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performing performance anxiety

josephine skinner: brown council, big show


To enter a gallery and be greeted with something other than silence is a nice change. In the case of Brown Council’s Big Show exhibition at Locksmith Project Space, you leave with laughter ringing in your ears. Dressed as dunces, in brightly coloured cone-shaped paper hats and matching bibs, the four performer-artists laugh hysterically on a monitor, seemingly at nothing in particular, at each other’s fake laughter and at their own slapstick comedy acts in Big Show (2009), the second video piece which is projected onto the conjoining wall.

Canned laughter normally comprises brief bursts following punch-lines in sit-coms, but in the case of The One Hour Laugh (2009) it's a non-stop 60-minute endurance performance that, at least for Brown Council, sucks the fun right out of laughing. It's also a fitting accompaniment to Big Show in which there are no punch lines and the performances are laughable, in the worst sense. The acts include two dunces continuously slapping each other’s faces, a gag-inducing banana eating marathon (the bananas are pulled from inside the dunce’s pants) and a wrist- and ankle-untying escape act of undramatic writhing around on the floor.

Last time I saw Brown Council was a rather different experience—they flashed their boobs at me. I was in the audience of NightTime, an evening of short works at Performance Space where, in keeping with the Petty Theft theme, they had 'stolen' the stereotyped feminist act of bra-burning and Beyoncé Knowles’ apparently female empowering yet oddly traditionalist pop anthem "Single Ladies (Put a Ring on It)” (2008) and merged the two in a stoic performance re-asserting the need for radical feminist protest in contemporary times. I found their pop-protest moving (boob flashing may have been done before, but it is still gutsy), however there was an inescapable cringe factor that I put down to the earnestness of the act. It was missing Brown Council’s signature humour.
The One Hour Laugh, 2009, Brown Council The One Hour Laugh, 2009, Brown Council
Humour pervades Brown Council’s live performance and performance video practice, allowing them to effectively rip apart conventions of screen, theatre and art history and critique contemporary culture, while avoiding the limitations of didacticism and the defensive reaction of audiences to overt agenda. Like Shakespeare’s Twelfth Night jester, Fester, it seems one has to be "wise enough to play the fool", since it takes skill and sophistication to combine acute cultural insight and comedy, essentially to say something complex through something stupid. In Big Show Brown Council do just that.

The cartoon-like violence and crude acts of entertainment in the Big Show video belie a sophisticated interrogation into conventions of humour in performance, and expose the hilarity of performance, or more accurately, the absurdity of what performers endure in the name of art. The endurance factor behind Big Show’s apparently light-hearted comedy dawns as your own gag reflex sets in from watching a dunce genuinely retch (after an hour of banana ingestion), as you feel sympathy pains from seriously stinging cheeks and note the frustration, and close behind it boredom, of witnessing the escape artist's continual, flailing failing. The artists' self-inflicted discomfort recalls the performance art tradition that has embraced self-mutilation, debasement and mental anguish with performances that, were they not canonised in art history, might seem to be acts of plain stupidity. Brown Council’s humour suggests that the performance artist is the fool, the butt of their own cruel jokes. While a fair observation, this isn’t Big Show's punch line. As if accentuating the point, The One Hour Laugh aptly provides those over-the-top guffaws you hear when someone clearly doesn’t get the joke.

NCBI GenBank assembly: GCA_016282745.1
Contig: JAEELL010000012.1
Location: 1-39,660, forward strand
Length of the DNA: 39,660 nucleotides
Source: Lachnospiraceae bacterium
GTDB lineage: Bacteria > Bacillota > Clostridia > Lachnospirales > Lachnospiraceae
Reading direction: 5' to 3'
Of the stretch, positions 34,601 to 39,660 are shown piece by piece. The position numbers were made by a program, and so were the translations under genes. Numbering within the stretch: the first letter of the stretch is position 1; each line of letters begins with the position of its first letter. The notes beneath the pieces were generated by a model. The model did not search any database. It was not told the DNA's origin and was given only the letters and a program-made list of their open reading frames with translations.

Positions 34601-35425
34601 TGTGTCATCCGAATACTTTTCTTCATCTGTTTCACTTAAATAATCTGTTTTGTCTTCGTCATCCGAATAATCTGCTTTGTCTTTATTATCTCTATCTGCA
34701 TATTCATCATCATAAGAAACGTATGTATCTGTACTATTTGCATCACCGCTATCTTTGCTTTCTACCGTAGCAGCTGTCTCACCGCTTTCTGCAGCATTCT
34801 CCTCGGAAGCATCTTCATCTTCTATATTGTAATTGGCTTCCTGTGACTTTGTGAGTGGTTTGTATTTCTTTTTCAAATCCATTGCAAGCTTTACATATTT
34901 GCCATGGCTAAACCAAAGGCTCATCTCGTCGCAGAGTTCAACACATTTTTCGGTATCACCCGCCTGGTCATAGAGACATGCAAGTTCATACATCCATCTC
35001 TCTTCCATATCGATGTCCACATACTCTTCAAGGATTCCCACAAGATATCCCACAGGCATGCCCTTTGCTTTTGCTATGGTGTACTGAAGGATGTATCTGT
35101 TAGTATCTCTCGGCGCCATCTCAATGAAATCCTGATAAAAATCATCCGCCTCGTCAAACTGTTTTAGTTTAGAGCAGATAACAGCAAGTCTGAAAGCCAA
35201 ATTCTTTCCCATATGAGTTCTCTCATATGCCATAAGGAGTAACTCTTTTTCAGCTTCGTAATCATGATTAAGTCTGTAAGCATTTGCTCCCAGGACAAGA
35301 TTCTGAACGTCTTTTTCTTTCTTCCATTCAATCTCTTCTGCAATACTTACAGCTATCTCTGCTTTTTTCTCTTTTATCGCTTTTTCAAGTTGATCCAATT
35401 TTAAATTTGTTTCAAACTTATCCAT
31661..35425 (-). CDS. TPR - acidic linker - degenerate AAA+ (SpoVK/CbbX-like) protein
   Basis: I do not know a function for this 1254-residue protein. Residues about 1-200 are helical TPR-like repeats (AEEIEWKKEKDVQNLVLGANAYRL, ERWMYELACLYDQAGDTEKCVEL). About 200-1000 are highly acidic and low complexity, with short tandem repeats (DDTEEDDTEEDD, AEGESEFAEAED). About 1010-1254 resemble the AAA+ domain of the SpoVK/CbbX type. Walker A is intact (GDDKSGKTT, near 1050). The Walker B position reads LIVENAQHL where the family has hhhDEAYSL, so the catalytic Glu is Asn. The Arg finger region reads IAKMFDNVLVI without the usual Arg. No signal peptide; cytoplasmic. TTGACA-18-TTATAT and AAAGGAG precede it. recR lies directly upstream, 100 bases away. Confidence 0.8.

Rather, by embodying the ‘dunce’, a figure incapable of learning, and enacting soft-core self-harm and generally failing to perform, Brown Council doesn't satirise the performance artist so much as themselves in relation to the performance artist ‘greats.' The inane repetition of slapping and guzzling in Big Show mirrors the postmodern device which Brown Council employ, reiterating and referencing historical artworks and actions, indicating that the collective are worrying at its own capability to learn (and not just loot) from its predecessors.

Brown Council describe the notion “of the Australian artist as a shadower to European and American art histories” as the focus of their earlier 2009 work What Do I Do? (1970-2009). Here they re-enact two Vito Acconci performance pieces, in one repeatedly asking, “What do I do? What do I say?”, and in the other standing blindfolded and being hit with tomatoes. Performing their own “performance anxiety”, as they put it, continues in Big Show with the artists relegated to a corner stool (where I found one of them gallery-minding the show) and donning the dunce’s cap—like the once common form of humiliating punishment for schoolchildren not performing properly.

It is pretty funny that one of the most exciting, emerging performance and video art outfits suffers such performance anxiety and failure complex that it's had to resort to public self-flagellation. Of course, had Brown Council nothing to really contribute to art history the joke of Big Show would just fall flat.


Brown Council, Big Show, Locksmith Project Space, Alexandria, Dec 3-19

RealTime issue #94 Dec-Jan 2009 pg.

© Josephine Skinner; for permission to reproduce apply to realtime@realtimearts.net

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